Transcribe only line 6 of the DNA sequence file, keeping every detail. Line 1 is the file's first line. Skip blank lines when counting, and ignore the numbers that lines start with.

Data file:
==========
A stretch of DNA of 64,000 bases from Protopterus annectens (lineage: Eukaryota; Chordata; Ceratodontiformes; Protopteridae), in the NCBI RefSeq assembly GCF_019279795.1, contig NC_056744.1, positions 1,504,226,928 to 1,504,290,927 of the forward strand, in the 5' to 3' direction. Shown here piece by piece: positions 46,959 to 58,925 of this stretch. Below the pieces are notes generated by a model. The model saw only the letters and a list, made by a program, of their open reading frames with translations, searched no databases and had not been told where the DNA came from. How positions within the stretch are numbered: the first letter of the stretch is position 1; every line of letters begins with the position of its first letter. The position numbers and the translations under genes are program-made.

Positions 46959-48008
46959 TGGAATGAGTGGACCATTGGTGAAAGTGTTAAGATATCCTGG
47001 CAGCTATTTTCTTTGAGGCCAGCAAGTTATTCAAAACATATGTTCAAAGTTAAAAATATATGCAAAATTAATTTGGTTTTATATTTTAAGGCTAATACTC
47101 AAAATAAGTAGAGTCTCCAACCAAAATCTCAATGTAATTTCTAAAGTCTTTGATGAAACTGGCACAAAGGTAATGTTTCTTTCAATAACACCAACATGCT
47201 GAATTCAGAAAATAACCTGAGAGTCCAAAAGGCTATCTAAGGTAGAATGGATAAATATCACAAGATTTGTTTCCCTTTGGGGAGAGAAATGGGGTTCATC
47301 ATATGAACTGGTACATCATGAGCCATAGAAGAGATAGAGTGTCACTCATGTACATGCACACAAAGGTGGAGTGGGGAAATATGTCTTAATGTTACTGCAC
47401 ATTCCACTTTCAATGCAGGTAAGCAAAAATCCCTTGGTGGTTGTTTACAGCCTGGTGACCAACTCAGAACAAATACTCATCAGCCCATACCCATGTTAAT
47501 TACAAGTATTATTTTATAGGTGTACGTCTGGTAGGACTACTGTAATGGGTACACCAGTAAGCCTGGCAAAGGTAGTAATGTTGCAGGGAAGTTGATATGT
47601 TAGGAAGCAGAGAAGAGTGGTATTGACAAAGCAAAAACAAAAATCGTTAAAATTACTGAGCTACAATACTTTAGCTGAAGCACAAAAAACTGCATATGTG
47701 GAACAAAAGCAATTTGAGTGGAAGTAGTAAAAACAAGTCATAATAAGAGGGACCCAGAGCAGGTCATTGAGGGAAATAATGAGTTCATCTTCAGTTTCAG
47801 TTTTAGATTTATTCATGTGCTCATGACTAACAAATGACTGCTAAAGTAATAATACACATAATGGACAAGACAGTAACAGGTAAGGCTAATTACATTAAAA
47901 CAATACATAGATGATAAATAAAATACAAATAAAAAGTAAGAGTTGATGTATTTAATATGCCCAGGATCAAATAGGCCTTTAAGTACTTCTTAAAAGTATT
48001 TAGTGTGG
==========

47201 GAATTCAGAAAATAACCTGAGAGTCCAAAAGGCTATCTAAGGTAGAATGGATAAATATCACAAGATTTGTTTCCCTTTGGGGAGAGAAATGGGGTTCATC